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U.S. Space Tourist to Make Second Trip Into Orbit

American billionaire Charles Simonyi, a computer software executive who paid more than $20 million to fly to the International Space Station aboard a Russian-built Soyuz capsule in spring 2007, will train for a second Soyuz trip to the space station in spring 2009.

Vienna, Va.-based Space Adventures announced Tuesday that Simonyi will be the first repeat customer since the company began organizing space missions for private citizens in 2001.

The company's sixth customer, Richard Garriott, son of NASA astronaut Owen Garriott, is scheduled to launch to the space station Oct. 12. He is paying about $30 million under an agreement between Russia's Federal Space Agency and Space Adventures.

"Having a repeat orbital client demonstrates to the world that participating in a space mission is truly a magnificent and awe-inspiring experience," Eric Anderson, president and chief executive of Space Adventures, said in a Tuesday statement. "It is also an excellent example that the marketplace is even larger than previously anticipated because of the potential occurrence of clients who fly on multiple occasions."

• Click here to read about a would-be space tourist who's accusing Space Adventures of fraud.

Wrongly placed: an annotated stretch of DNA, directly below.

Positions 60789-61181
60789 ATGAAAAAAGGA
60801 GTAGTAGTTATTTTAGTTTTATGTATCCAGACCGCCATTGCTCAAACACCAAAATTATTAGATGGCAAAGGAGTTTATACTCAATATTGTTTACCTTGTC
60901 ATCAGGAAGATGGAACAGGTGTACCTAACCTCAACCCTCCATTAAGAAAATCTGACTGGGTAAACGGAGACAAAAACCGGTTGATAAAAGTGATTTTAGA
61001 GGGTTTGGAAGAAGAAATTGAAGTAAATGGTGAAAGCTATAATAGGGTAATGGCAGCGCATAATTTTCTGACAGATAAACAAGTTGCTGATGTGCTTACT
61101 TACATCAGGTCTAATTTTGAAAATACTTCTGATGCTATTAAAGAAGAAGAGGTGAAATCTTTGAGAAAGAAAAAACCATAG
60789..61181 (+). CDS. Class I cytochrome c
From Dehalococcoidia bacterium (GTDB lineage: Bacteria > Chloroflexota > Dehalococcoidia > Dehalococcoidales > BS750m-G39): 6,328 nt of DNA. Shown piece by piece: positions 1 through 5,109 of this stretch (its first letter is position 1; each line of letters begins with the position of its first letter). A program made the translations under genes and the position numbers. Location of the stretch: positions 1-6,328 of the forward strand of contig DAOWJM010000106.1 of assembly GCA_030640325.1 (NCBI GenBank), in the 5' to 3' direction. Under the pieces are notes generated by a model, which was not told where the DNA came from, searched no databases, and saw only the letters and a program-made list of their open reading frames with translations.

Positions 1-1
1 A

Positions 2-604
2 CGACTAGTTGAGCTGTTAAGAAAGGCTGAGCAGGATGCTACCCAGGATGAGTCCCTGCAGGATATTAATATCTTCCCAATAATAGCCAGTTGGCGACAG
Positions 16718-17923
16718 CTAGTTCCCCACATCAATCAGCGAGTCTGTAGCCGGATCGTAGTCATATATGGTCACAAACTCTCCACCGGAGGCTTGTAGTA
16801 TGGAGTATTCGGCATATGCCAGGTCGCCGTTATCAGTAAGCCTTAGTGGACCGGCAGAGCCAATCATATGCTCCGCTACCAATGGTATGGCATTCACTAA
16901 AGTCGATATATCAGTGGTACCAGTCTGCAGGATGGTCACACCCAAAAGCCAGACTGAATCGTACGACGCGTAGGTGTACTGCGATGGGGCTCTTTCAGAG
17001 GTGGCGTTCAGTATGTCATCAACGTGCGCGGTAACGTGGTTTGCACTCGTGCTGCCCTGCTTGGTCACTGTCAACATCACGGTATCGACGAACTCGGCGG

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A native of Hungary, Simonyi trained for six months before his 13-day mission to the International Space Station in April 2007. The flight set a world record for the longest privately paid human spaceflight.

Reaching space was a lifelong dream, he said at the time, adding that he represented Hungary as a Junior Astronaut during a trip to Moscow at age 13.

Simonyi detailed the mission on his Web site, charlesinspace.com. During the mission, he answered hundreds of questions submitted to his Web site, participated in a lower back muscle study, mapped the station's radiation environment and tested high-definition camera components.

He also collected samples of microbes living aboard the space station for a European Space Agency experiment.

Swimming in the weightless environment of space was extremely pleasant, though by the end of his spaceflight Simonyi said he was missing Earthly luxuries like showers and beer.

"You know, every part had its highlights, and they just kept coming and coming," Simonyi told SPACE.com after his first spaceflight.

While Simonyi paid between $20 million and $25 million for his first spaceflight, the cost of such trips to the space station has risen to no less than $30 million due to inflation and increasing costs in recent years, Space Adventures officials have said.

SPACE.com Senior Editor Tariq Malik contributed to this report from New York City.

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